Replacement components for repairing fx pedals

I repaired a few stompboxes for a friend and thought it worth writing down and linking to some of the replacement components, to hopefully speed up other people’s repairs as it took me hours to source the correct ones!

So if you need replacement faders / slide potentiometers for an Electro Harmonix Micro Synth then you want 100k Linear (B) with 30mm of travel. Small Bear sell them here and they also sell the little white toppers. I believe these pots are also the correct size for the POG 2. I actually used these Bourns ones from Mouser as I was buying a load of components from them – they are the exact same footprint as the Alpha ones that Small Bear sell but annoyingly the shaft is slightly shorter. It looks like this:

Slightly shorter Bourns slider pots from Mouser

The first and third sliders from the left are the slightly shorter Bourns ones…

Also if you need to replace the Q switch on your Jam Pedals Delay Llama Supreme or the Gate / Osc switch on your Death by Audio Supersonic Fuzz Gun then you want a miniature SPDT ON-ON toggle switch – this one from Rapid fit perfectly for me.

Need to replace the fuse in a T-Rex Fuel Tank Chameleon? You need a 250V t315 mA slow blow 20mm fuse. T-Rex sell them here, I got them cheaper from Maplin here. You need a 2mm or 5/64″ hex / allen key to open those up.

The DC sockets on Voodoo Labs power supplies are prone to breaking. I replaced some on a Pedal Power 2 Plus using 2.1mm right angled 2A sockets from RS Components and they fit perfectly.

The correct DC connector for Korg MS20-m and Volcas (and I believe most Korg products, as it’s a Japanese standard) is EIAJ type 3, centre positive.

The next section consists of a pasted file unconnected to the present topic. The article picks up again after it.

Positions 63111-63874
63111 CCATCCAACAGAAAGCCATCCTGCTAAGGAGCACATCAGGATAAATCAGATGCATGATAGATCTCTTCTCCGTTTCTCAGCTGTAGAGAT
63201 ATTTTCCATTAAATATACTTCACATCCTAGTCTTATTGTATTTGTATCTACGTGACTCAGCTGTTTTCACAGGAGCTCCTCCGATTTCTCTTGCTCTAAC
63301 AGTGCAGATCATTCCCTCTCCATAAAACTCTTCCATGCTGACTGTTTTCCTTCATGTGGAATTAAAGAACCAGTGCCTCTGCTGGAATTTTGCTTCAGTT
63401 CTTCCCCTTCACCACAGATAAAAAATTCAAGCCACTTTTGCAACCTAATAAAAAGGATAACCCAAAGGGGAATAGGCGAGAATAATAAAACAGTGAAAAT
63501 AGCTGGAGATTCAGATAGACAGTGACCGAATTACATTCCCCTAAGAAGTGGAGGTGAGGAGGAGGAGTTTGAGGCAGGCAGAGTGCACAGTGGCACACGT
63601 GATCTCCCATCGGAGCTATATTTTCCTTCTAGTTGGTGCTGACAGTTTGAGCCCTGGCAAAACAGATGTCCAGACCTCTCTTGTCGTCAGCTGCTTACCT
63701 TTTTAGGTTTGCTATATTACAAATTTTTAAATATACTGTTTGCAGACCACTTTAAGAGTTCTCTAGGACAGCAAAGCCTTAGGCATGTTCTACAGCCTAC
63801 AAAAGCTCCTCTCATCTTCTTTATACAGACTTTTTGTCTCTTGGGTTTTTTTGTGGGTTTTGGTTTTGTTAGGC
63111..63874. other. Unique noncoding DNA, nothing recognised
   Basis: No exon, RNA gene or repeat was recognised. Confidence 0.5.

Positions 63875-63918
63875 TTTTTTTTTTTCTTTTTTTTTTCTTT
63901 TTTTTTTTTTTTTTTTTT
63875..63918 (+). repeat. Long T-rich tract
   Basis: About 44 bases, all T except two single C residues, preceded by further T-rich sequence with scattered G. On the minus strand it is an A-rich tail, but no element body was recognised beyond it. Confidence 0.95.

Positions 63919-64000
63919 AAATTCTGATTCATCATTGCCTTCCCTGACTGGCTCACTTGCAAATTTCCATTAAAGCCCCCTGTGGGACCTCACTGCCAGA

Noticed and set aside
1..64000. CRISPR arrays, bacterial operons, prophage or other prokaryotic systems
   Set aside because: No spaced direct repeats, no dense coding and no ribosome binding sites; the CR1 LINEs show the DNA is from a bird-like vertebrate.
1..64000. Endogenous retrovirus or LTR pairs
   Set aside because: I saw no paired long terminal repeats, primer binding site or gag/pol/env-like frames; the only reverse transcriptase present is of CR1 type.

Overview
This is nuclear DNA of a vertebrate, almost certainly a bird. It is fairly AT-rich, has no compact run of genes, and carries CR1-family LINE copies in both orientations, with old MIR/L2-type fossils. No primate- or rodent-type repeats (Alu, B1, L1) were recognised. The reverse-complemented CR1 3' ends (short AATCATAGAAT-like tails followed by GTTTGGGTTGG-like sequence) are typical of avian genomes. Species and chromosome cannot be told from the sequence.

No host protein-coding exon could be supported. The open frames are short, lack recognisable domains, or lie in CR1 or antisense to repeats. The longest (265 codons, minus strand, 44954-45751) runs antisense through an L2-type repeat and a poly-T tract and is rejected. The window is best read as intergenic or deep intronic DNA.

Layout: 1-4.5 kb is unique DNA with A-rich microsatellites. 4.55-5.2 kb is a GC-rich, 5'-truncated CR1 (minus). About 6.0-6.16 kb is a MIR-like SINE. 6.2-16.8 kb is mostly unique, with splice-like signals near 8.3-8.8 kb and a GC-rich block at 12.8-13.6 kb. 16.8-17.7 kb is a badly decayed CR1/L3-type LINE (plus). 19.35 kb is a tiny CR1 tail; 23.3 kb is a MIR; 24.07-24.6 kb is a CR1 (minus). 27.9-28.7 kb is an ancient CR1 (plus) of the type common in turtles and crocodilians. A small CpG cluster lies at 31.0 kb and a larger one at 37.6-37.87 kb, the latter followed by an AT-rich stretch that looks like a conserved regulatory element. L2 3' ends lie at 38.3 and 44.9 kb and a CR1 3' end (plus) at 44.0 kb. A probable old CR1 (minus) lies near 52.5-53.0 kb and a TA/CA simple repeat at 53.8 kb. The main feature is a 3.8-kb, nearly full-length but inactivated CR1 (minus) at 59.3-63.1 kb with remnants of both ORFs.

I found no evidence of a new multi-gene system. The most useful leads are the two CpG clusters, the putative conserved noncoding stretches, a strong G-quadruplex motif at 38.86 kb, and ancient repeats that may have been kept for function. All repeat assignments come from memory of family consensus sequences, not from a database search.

That’s all for now but I’ll update this page as and when I do more repairs and find out anything useful worth sharing.

Repairing a Casiotone MT-400V and disabling the automatic power off (APO)

The Casiotone MT-400V is a cool old keyboard, most notable for being the only Casio with an analogue filter. I believe it is the same as the Casio CT-410V, but smaller. I fixed up an old one and thought it’d be worth sharing some of my findings to speed up repairs for others in the future.

Like most Casio keyboards it’s not exactly a professional instrument, but the sounds on it are great so I thought it was worth repairing. I’ve used it a lot on recording projects (you can hear it on the tracks The Love We Stole and When You Break on the Bear’s Den album Islands for example). However, it’s a bit annoying for live use because after five minutes of not pressing a key it automatically turns itself off. This can result in a nice loud bang through the PA if you’ve forgotten to mute it with a tuner or volume pedal. You can disable this quite easily by connecting two pins with a diode. If that’s what you’re after you can skip to the bottom of this page.

Inside the Casiotone MT-400V